Standard & Poor's Maintains Strong Outlook For Malaysia's Bond Market

Standard & Poor’s Maintains Strong Outlook For Malaysia’s Bond Market.

KUALA LUMPUR, Feb 8 (Bernama) — Despite the shaky prospects of the global economy, Standard & Poor’s Ratings Services maintains a strong outlook for Malaysia’s bond market, reflecting positive bond market developments, ongoing growth in Islamic finance and steady macroeconomic fundamentals in the country.

It said Malaysia’s bond market stands out by becoming the Islamic finance centre for Asia with smart regulations and a growing ecosystem around Islamic finance.

“About 70 per cent of Malaysia’s domestic debt issuance is in the form of sukuks, making it the world’s largest Islamic bond market, with over 60 per cent of the global sukuk issuances originating from Malaysia, it said in a statement.

Standard & Poor’s managing director Surinder Kathpalia said policymakers in emerging markets viewed Malaysia as a “poster child” for bond market developments, given that it was now the fourth largest bond market in Asia after Japan, China and South Korea.

“Malaysia’s bond market has a strong infrastructure and a record of solid growth due to a transparent and predictable regulatory environment, availability of independent credit research, existence of risk-free bonds of various tenures and a bond-pricing service,” he said in a statement.

Southeast Asian local currency bond markets, including Malaysia’s, continued to bustle last year, with local currency bond issues providing alternative funding and investment options for Asian issuers and investors when issuances in G3 currencies (US dollar, euro and Japanese yen) in Asia stalled.

Kathpalia said: “It wasn’t just companies in the Asean region that tapped the markets, those in Hong Kong, India and South Korea also issued bonds in the region.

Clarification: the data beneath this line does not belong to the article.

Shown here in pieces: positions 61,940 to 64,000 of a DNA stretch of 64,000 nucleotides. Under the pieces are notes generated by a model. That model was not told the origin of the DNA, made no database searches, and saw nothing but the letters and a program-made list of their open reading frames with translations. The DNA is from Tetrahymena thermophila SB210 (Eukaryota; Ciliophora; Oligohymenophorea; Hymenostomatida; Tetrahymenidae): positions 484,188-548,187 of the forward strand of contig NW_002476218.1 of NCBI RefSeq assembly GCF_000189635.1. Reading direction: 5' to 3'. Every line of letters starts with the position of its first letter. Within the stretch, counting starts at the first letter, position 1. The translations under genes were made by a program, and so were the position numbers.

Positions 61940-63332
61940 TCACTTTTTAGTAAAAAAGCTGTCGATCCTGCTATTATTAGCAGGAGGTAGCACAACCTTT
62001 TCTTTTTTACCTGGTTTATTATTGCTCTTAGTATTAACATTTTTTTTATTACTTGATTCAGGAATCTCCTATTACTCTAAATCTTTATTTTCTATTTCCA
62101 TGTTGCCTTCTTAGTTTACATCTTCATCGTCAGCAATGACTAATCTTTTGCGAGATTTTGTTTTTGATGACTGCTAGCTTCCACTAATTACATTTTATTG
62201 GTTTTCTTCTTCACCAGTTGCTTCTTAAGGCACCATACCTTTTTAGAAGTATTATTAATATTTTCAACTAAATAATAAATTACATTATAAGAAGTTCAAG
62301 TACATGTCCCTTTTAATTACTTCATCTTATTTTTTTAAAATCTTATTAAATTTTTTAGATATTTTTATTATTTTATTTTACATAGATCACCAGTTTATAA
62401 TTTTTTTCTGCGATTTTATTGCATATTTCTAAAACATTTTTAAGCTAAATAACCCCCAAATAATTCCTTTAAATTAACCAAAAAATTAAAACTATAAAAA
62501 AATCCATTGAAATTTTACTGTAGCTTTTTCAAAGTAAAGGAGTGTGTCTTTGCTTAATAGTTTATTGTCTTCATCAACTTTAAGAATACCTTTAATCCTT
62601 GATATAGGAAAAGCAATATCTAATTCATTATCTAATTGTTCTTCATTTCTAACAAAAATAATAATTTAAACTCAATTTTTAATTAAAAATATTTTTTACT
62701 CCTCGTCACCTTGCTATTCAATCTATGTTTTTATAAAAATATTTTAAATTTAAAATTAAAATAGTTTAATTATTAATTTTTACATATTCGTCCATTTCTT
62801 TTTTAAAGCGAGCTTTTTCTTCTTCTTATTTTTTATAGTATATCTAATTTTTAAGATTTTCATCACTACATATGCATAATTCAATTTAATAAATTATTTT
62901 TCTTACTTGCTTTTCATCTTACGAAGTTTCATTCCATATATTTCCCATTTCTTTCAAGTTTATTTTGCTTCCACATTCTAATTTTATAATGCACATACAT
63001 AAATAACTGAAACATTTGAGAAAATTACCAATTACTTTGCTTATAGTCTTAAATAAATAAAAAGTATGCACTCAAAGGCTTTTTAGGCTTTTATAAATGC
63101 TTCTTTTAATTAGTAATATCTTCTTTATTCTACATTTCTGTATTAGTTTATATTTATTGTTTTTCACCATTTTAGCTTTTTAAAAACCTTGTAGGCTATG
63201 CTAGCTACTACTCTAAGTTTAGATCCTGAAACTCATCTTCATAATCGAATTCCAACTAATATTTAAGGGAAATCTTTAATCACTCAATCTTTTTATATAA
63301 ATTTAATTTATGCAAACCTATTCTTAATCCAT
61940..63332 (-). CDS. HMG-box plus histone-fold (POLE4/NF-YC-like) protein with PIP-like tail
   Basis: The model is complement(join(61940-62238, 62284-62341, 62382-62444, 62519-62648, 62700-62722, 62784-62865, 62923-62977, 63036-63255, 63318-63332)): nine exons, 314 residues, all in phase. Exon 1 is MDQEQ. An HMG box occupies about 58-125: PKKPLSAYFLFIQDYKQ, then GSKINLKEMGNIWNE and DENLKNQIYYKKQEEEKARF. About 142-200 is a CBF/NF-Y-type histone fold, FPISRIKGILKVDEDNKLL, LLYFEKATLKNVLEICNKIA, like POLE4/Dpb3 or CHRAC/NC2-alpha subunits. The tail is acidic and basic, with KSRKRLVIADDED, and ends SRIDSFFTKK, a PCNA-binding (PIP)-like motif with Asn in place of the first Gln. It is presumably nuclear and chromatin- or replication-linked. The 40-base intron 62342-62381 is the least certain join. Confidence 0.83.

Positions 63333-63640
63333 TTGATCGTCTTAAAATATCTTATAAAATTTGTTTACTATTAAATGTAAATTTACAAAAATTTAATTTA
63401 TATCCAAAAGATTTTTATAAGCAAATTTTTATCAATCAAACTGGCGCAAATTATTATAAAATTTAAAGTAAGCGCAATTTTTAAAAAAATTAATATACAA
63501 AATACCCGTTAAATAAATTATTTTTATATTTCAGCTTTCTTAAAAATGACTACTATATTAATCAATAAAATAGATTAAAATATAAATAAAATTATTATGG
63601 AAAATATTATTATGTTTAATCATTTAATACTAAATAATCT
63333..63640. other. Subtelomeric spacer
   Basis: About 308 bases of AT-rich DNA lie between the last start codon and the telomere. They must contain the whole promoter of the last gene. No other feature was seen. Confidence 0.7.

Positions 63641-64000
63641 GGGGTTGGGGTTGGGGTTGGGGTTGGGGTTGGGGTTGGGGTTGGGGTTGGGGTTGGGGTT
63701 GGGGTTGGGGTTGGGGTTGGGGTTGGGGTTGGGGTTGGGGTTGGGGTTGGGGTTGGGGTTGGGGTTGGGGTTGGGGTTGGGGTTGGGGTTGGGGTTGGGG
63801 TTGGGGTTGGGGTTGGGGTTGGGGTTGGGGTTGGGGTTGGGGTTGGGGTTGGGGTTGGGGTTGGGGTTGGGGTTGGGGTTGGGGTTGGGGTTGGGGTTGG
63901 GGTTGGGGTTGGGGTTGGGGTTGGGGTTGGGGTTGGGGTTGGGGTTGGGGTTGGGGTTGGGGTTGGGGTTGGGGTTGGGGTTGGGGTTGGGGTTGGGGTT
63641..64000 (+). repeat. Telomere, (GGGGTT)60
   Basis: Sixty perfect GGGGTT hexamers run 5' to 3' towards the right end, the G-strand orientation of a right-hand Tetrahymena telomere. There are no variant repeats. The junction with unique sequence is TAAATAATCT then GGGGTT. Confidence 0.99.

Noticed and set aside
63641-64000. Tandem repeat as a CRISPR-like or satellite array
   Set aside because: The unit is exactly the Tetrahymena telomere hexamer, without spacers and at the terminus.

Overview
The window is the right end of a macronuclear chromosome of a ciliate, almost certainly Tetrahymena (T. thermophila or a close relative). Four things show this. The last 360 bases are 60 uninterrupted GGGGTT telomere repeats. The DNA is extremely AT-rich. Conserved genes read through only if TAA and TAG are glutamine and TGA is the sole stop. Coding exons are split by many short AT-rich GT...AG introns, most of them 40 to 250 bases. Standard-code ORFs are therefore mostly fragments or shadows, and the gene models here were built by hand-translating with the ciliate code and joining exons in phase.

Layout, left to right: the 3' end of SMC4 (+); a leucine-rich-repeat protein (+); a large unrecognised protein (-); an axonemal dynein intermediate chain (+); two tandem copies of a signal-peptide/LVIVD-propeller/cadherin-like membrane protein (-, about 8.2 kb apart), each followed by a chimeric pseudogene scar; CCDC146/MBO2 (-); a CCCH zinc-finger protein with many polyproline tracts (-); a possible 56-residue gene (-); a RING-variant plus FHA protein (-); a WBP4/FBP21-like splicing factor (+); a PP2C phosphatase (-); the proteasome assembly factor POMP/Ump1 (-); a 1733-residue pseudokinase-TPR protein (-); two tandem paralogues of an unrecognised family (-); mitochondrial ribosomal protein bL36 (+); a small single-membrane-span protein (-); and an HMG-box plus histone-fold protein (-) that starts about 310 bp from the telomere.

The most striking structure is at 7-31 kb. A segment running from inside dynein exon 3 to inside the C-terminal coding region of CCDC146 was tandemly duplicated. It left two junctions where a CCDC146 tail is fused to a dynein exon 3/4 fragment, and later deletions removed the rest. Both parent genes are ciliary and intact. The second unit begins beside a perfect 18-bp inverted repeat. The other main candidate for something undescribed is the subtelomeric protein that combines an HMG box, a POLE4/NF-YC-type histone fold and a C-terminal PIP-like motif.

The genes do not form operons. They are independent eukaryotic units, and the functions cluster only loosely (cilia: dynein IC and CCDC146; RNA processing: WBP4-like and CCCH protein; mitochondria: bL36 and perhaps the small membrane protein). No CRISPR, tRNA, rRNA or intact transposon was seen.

Companies in Southeast Asia are likely to continue to seek alternative funding sources as those in the G3 markets (the United States, Japan and the Eurozone) become harder and more expensive to tap, he added

Islamic bonds – SA makes its move A possible sukuk

In a move that could position SA at the forefront of the global Islamic Sharia law-compliant sukuk (bond) market, national treasury has called on banks to submit proposals for the issue by government of a sukuk.

“A sukuk would create a benchmark for other emerging markets and corporates,” says treasury spokesman Bulelwa Boqwana.

The nature of the possible sukuk has yet to be clarified and banks involved in the tendering process are not permitted to divulge any information.

But a sukuk would differ markedly from a conventional bond. Islamic Finance Resource, an information service, explains that in their purest form sukuk are ownership claims on physical assets.

A sukuk issue would be to domestic and foreign investors and its size dependent on government’s funding requirements, to be unveiled in the next national budget, says Boqwana. That it would be a success seems assured.

“There is a lot of local and foreign interest in it,” she says.